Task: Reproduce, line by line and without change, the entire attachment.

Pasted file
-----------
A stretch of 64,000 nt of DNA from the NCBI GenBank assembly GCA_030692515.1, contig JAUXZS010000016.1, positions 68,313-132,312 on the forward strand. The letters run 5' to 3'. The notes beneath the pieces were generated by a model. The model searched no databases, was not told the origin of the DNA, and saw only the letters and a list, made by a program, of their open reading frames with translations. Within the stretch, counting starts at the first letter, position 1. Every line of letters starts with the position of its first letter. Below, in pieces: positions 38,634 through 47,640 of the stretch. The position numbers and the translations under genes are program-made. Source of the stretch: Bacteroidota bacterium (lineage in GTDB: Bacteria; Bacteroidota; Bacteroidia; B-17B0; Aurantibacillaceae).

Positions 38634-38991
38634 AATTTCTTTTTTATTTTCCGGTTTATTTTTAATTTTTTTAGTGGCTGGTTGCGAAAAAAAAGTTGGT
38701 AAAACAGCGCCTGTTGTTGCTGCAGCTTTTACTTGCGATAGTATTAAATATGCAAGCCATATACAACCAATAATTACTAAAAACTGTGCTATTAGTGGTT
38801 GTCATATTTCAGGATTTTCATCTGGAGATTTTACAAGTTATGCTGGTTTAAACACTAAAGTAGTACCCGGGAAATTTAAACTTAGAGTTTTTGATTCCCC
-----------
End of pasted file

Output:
A stretch of 64,000 nt of DNA from the NCBI GenBank assembly GCA_030692515.1, contig JAUXZS010000016.1, positions 68,313-132,312 on the forward strand. The letters run 5' to 3'. The notes beneath the pieces were generated by a model. The model searched no databases, was not told the origin of the DNA, and saw only the letters and a list, made by a program, of their open reading frames with translations. Within the stretch, counting starts at the first letter, position 1. Every line of letters starts with the position of its first letter. Below, in pieces: positions 38,634 through 47,640 of the stretch. The position numbers and the translations under genes are program-made. Source of the stretch: Bacteroidota bacterium (lineage in GTDB: Bacteria; Bacteroidota; Bacteroidia; B-17B0; Aurantibacillaceae).

Positions 38634-38991
38634 AATTTCTTTTTTATTTTCCGGTTTATTTTTAATTTTTTTAGTGGCTGGTTGCGAAAAAAAAGTTGGT
38701 AAAACAGCGCCTGTTGTTGCTGCAGCTTTTACTTGCGATAGTATTAAATATGCAAGCCATATACAACCAATAATTACTAAAAACTGTGCTATTAGTGGTT
38801 GTCATATTTCAGGATTTTCATCTGGAGATTTTACAAGTTATGCTGGTTTAAACACTAAAGTAGTACCCGGGAAATTTAAACTTAGAGTTTTTGATTCCCC